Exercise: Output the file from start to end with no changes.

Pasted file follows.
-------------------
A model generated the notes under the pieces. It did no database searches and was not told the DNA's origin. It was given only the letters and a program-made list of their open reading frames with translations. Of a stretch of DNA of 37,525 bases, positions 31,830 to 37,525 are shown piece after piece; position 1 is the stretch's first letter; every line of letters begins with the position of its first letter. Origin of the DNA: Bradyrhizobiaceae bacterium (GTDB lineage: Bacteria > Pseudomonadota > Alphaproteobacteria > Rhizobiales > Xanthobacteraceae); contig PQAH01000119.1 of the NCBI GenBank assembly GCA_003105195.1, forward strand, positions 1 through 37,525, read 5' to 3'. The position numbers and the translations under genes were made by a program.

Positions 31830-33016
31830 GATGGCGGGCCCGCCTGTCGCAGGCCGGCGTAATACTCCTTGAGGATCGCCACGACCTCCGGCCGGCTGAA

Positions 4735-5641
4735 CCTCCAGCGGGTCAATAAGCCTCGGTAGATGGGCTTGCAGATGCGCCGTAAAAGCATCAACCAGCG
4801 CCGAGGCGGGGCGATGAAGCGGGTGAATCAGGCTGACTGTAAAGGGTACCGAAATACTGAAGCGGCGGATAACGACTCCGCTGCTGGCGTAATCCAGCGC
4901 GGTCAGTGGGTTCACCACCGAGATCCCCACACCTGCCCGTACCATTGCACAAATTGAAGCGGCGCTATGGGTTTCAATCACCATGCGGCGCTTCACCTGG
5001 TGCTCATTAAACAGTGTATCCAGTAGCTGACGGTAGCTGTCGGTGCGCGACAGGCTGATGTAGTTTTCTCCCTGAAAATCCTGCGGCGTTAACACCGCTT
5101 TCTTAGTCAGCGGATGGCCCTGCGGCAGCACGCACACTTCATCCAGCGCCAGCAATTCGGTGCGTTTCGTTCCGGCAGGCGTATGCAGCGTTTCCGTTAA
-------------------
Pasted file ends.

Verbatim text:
A model generated the notes under the pieces. It did no database searches and was not told the DNA's origin. It was given only the letters and a program-made list of their open reading frames with translations. Of a stretch of DNA of 37,525 bases, positions 31,830 to 37,525 are shown piece after piece; position 1 is the stretch's first letter; every line of letters begins with the position of its first letter. Origin of the DNA: Bradyrhizobiaceae bacterium (GTDB lineage: Bacteria > Pseudomonadota > Alphaproteobacteria > Rhizobiales > Xanthobacteraceae); contig PQAH01000119.1 of the NCBI GenBank assembly GCA_003105195.1, forward strand, positions 1 through 37,525, read 5' to 3'. The position numbers and the translations under genes were made by a program.

Positions 31830-33016
31830 GATGGCGGGCCCGCCTGTCGCAGGCCGGCGTAATACTCCTTGAGGATCGCCACGACCTCCGGCCGGCTGAA

Positions 4735-5641
4735 CCTCCAGCGGGTCAATAAGCCTCGGTAGATGGGCTTGCAGATGCGCCGTAAAAGCATCAACCAGCG
4801 CCGAGGCGGGGCGATGAAGCGGGTGAATCAGGCTGACTGTAAAGGGTACCGAAATACTGAAGCGGCGGATAACGACTCCGCTGCTGGCGTAATCCAGCGC
4901 GGTCAGTGGGTTCACCACCGAGATCCCCACACCTGCCCGTACCATTGCACAAATTGAAGCGGCGCTATGGGTTTCAATCACCATGCGGCGCTTCACCTGG
5001 TGCTCATTAAACAGTGTATCCAGTAGCTGACGGTAGCTGTCGGTGCGCGACAGGCTGATGTAGTTTTCTCCCTGAAAATCCTGCGGCGTTAACACCGCTT
5101 TCTTAGTCAGCGGATGGCCCTGCGGCAGCACGCACACTTCATCCAGCGCCAGCAATTCGGTGCGTTTCGTTCCGGCAGGCGTATGCAGCGTTTCCGTTAA